An initiated state statute to prohibit election spending by foreign governments, including entities with partial government ownership or control, will appear on the Maine ballot on Nov. 7, 2023.
In Nov. 2022, Protect Maine Elections, which is the campaign behind the initiative, submitted 67,550 valid signatures, meeting the signature requirement of 63,067 signatures, and was certified to the Legislature. In Maine, citizen-initiated state statutes must meet a signature requirement to be considered by the Maine State Legislature, which is calculated as 10% of the total votes cast for governor in the last gubernatorial election.
The Legislature approved the initiative—the first time in 16 years that legislators approved a citizen initiative rather than letting the initiative go straight to the ballot. On June 26, the House voted 73-53 to pass the initiative. On July 6, the Senate concurred with the House and also passed the initiative. Maine Gov. Janet Mills (D) vetoed the initiative on July 19, 2023, and the Maine State Legislature did not override Gov. Mill’s veto of the initiative. This sent the initiative to the Maine ballot for voters to decide.
In a statement, Gov. Mills said, “While I strongly support and share the desire to find ways to prevent foreign influence in our elections, the language of this bill is too broad and would likely result in the unintended consequences of effectively silencing legitimate voices, including Maine-based businesses, in debates that would impact their interests.”
Gov. Mills vetoed a similar bill, LD 194, in 2021, which was designed to prohibit contributions by foreign government-owned entities to influence ballot measures. In a statement, Gov. Mill said that “entities with direct foreign investment employ thousands of Mainers,” and that “legislation that could bar these entities from any form of participation in a referendum is offensive to the democratic process, which depends on a free and unfettered exchange of ideas, information, and opinion.” In 2021, Question 1—an initiative that prohibited the construction of electric transmission lines defined as high-impact in the Upper Kennebec Region, including the NECEC—was on the ballot. Five PACs opposed the ballot measure, and out of the $71.9 million raised to oppose the initiative, $20.59 million came from H.Q. Energy Services (U.S.) Inc., which is a subsidiary of Hydro-Québec, a Canadian utility. On July 29, 2020, 25 current and former state legislators sent a letter to Quebec Premier François Legault and Hydro-Québec CEO Sophie Brochu, requesting that Hydro-Québec cease campaign activities in Maine. Question 1 was approved by Maine voters on Nov. 2, 2021, by 59.2%-40.8%.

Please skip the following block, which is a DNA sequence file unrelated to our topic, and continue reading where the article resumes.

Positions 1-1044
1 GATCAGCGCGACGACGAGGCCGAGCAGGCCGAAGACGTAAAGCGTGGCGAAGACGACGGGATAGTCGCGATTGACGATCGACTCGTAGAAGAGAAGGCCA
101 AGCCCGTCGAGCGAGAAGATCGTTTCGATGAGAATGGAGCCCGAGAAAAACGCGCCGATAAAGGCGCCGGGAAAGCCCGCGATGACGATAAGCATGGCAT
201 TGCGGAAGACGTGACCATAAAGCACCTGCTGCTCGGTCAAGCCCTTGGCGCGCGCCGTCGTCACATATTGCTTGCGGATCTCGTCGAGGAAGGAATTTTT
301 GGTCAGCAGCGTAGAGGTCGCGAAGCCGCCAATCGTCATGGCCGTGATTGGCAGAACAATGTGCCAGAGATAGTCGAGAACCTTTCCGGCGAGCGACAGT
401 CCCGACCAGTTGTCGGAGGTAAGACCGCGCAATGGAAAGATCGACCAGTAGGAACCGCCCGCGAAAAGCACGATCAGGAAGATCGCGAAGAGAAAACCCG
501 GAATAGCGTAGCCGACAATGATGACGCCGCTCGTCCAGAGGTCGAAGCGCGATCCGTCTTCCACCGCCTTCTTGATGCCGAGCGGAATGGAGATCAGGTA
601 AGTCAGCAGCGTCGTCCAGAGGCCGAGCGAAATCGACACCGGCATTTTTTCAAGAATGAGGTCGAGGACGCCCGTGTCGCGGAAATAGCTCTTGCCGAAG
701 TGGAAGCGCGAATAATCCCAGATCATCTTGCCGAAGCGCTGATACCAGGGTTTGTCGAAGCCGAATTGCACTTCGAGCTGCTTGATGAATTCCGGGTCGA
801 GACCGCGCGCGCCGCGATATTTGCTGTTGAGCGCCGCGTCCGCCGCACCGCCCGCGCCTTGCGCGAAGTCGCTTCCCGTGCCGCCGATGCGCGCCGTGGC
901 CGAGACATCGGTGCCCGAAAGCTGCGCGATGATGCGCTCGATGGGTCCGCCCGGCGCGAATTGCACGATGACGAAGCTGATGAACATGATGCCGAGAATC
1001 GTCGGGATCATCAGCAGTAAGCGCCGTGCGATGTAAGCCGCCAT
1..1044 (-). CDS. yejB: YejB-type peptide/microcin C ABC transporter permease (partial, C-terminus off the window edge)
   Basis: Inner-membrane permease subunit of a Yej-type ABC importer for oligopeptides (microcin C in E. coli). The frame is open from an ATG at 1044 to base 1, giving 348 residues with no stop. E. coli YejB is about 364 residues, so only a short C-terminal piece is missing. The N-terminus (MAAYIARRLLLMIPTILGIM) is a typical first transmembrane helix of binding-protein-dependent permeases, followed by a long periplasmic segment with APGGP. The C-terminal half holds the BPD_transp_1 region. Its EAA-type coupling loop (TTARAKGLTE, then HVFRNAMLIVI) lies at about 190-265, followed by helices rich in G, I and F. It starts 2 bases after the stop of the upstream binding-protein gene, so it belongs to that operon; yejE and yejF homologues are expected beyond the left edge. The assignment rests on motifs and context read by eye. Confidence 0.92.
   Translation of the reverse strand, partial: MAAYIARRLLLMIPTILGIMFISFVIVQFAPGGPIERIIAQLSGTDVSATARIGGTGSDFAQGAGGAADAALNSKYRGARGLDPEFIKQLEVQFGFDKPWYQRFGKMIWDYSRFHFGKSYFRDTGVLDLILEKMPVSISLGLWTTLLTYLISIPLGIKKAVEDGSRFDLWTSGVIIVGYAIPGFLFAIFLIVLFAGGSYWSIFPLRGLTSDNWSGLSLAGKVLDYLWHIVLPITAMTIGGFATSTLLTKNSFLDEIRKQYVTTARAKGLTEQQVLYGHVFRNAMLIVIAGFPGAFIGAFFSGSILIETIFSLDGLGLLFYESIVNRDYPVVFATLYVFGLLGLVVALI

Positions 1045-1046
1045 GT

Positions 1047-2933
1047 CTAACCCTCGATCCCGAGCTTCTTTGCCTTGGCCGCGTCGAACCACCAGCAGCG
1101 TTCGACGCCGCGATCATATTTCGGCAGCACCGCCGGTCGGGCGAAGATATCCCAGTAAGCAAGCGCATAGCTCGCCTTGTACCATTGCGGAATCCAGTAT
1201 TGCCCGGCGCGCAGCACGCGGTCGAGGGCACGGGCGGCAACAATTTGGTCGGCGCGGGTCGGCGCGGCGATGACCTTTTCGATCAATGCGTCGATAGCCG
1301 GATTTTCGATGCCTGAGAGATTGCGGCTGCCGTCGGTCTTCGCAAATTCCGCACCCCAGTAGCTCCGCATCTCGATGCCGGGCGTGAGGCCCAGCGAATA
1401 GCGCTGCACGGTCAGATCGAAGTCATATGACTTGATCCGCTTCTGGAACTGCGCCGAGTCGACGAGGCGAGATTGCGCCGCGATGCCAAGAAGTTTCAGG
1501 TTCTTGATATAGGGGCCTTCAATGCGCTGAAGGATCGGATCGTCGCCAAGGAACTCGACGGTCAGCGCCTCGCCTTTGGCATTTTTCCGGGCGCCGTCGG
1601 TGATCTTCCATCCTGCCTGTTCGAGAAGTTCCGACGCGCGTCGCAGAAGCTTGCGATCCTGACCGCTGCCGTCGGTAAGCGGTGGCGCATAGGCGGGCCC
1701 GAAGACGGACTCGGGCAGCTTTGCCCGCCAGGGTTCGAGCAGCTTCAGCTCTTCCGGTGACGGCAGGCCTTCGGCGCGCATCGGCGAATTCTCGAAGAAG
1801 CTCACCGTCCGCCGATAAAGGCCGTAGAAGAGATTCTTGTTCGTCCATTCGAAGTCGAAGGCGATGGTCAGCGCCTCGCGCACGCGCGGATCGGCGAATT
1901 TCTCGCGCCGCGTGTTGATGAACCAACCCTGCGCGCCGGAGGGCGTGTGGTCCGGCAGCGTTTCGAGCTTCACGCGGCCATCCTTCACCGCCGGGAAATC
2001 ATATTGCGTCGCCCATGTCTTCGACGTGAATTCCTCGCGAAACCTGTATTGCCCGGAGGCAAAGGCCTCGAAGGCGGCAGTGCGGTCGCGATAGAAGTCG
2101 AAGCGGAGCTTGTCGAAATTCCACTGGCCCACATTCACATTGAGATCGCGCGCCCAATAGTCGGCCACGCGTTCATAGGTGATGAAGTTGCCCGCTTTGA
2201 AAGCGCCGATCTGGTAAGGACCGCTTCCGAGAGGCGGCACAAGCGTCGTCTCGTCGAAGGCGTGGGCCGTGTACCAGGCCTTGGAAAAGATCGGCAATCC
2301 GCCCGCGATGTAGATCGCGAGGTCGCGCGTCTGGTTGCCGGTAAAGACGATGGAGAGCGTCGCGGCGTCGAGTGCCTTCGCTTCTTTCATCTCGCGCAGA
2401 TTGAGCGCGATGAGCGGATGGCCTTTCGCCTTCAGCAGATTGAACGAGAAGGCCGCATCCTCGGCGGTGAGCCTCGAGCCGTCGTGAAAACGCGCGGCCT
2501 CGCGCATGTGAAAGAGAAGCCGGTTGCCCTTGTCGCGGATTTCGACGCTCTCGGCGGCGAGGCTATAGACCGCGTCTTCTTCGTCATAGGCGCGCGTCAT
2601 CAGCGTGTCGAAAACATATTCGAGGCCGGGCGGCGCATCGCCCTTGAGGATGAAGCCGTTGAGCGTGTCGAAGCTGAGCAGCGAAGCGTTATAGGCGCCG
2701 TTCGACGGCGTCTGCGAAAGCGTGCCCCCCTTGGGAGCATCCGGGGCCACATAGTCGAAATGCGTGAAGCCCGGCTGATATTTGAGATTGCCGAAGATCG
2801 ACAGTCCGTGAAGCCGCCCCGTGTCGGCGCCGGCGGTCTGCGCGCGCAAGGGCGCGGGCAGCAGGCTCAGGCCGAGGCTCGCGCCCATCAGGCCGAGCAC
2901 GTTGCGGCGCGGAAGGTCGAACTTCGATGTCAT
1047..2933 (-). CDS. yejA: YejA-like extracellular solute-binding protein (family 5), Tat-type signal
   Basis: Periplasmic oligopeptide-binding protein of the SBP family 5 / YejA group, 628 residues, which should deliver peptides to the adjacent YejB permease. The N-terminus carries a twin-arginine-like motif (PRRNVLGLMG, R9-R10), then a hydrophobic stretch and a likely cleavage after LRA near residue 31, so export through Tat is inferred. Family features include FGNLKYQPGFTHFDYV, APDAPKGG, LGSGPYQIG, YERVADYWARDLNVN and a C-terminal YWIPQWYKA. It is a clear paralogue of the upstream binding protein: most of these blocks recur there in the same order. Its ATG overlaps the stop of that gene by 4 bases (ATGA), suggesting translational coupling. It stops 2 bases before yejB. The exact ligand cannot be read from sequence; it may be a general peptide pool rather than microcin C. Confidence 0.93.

Out of the 21 states that provide for citizen-initiated state statutes, nine (9) of them, including Maine, have an indirect initiated statute process. The other states are Alaska, Massachusetts, Michigan, Nevada, Ohio, Utah, Washington, and Wyoming. If the Legislature approves the initiative (and the governor enacts it in the states that require governor approval), the initiative becomes law. If the Legislature does not approve the initiative, or if the governor vetoes the initiative, it goes to the ballot for Maine voters to decide. Out of the nine states that provide for the indirect initiated state statute process, five states—Maine, as well as Massachusetts, Nevada, Ohio, and Utah—allow for the governor to veto an initiative the state legislature approves.
Out of the 78 citizen initiatives that have gone to the Maine Legislature in Maine’s history, eight (10.25%) of them were enacted by the Legislature and then approved by the governor. The only time a citizen initiative was vetoed by the governor and then went to the Maine ballot was in 2007, for a measure that would have authorized the operation of slot machines at a tribal commercial track (voters defeated this initiative by 52%-47%). Another citizen initiative that went to the Legislature was also enacted in 2007—the last time the Legislature and the governor enacted a citizen initiative—to allow for a tax credit for college loan repayments.
At least eight measures will appear on the Maine ballot in Nov. 2023. Four measures, including the Prohibit Foreign Spending in Elections Initiative, were citizen-initiated state statutes that went to the Legislature—and because the Legislature did not enact these measures, they will appear on the ballot for Maine voters to decide. The other four measures are constitutional amendments referred to the ballot by the Maine State Legislature.